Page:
Now, Mondo Grosso, which soundtracked the PSP version, is a not unexpected choice, but it's neat to see electronica wiz Andy Hunter also featuring on the soundtrack - hopefully, with some Mizuguchi input, the rest of the licensed artists will be suitably enigmatic.

Also notable is a whole bunch of gameplay changes: "[In arcade mode there are] multiple types of blocks will be discovered and unlocked - some will boost your high score, while others will spark off explosions that will clear the screen", plus there are: "Additional shapes beyond the traditional "square" are present, as well as a third color, creating an additional layer of depth and difficulty at high levels of play."

Not sure if this stuff is turning up in recently confirmed Lumines 2, as well, but either way - a mobile puzzle game to rival Tetris? Just say yes!

Sexy Soccer Sets Infospace's Agenda

April 9, 2006 12:56 AM |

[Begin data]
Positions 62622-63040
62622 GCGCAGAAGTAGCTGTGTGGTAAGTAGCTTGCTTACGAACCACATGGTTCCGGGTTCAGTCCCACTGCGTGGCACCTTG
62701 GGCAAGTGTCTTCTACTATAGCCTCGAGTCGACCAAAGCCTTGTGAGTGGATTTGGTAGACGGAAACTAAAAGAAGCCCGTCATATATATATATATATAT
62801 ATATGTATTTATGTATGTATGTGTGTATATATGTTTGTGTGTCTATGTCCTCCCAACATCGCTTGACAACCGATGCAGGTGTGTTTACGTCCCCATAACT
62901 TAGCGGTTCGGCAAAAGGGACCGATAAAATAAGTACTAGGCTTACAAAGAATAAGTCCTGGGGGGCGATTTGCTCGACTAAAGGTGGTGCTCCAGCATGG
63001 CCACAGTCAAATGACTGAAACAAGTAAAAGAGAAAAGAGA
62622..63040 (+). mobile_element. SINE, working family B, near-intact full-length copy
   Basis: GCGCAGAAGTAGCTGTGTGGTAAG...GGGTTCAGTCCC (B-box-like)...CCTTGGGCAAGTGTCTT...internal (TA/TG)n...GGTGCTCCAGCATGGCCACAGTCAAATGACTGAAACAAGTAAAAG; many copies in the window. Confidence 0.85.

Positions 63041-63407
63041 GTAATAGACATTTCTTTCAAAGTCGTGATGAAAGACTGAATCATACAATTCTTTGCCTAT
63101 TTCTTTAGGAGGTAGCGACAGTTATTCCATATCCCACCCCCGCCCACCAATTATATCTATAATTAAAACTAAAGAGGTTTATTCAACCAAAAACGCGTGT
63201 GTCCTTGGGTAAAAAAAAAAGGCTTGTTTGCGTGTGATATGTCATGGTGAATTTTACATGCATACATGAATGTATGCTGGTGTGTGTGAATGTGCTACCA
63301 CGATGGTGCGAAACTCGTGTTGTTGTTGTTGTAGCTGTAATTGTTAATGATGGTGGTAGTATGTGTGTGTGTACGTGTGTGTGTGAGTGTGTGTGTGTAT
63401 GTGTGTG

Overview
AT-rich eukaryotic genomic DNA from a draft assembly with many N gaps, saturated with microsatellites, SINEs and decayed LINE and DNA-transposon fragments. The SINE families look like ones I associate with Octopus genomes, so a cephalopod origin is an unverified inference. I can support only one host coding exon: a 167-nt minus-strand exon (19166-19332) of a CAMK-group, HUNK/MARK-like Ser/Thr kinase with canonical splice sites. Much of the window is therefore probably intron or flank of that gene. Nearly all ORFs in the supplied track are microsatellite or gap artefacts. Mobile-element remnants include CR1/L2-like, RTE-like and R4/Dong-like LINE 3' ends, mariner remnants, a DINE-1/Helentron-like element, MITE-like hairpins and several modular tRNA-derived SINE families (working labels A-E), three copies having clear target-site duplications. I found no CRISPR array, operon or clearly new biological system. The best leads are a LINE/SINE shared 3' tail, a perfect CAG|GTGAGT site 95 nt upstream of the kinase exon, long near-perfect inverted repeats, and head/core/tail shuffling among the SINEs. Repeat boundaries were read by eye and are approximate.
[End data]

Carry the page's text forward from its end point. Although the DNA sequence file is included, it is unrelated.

ssoc.jpg So, it appears that the CTIA Wireless mobile trade show happened this week, though not much notable mobile game news made it out there into the gaming press.

However, mobile trade site MoCoNews.net did bother to grab a picture of "a full page cover ad in the latest issue of a trade magazine" from mobile game firm Infospace, featuring, uhh, Sexy Soccer ("3 challenging tasks... 3 beautiful girls"), particularly relevant because of this year's soccer World Cup.

The site also points to a relevant Guardian Gamesblog post mentioning the title alongside soccer streaking sim Flitzer (which we, uhh, also referenced recently), and quoting Informa analyst Stuart Dredge as noting of the Euro mobile game market: "This summer, every developer and their dog is planning to release a mobile football game to tie in with the world cup. And realistically, most operators are going to promote FIFA, Real Football and maybe a couple of others. So Infospace and Handygames are actually being quite clever in ignoring realistic simulation in favour of boobs and bums."

But of course, this is from the novelty-impelled mobile game biz that brought us Lil Jon's Crunk Golf and Brady Bunch Kung Fu, to name but two leading contenders. So, either ridiculousness like this means the big mobile game crash is coming, or that companies have successfully identified the game-related origin of a certain PT Barnum saying. [Though actually, we kinda want to play Crunk Golf!]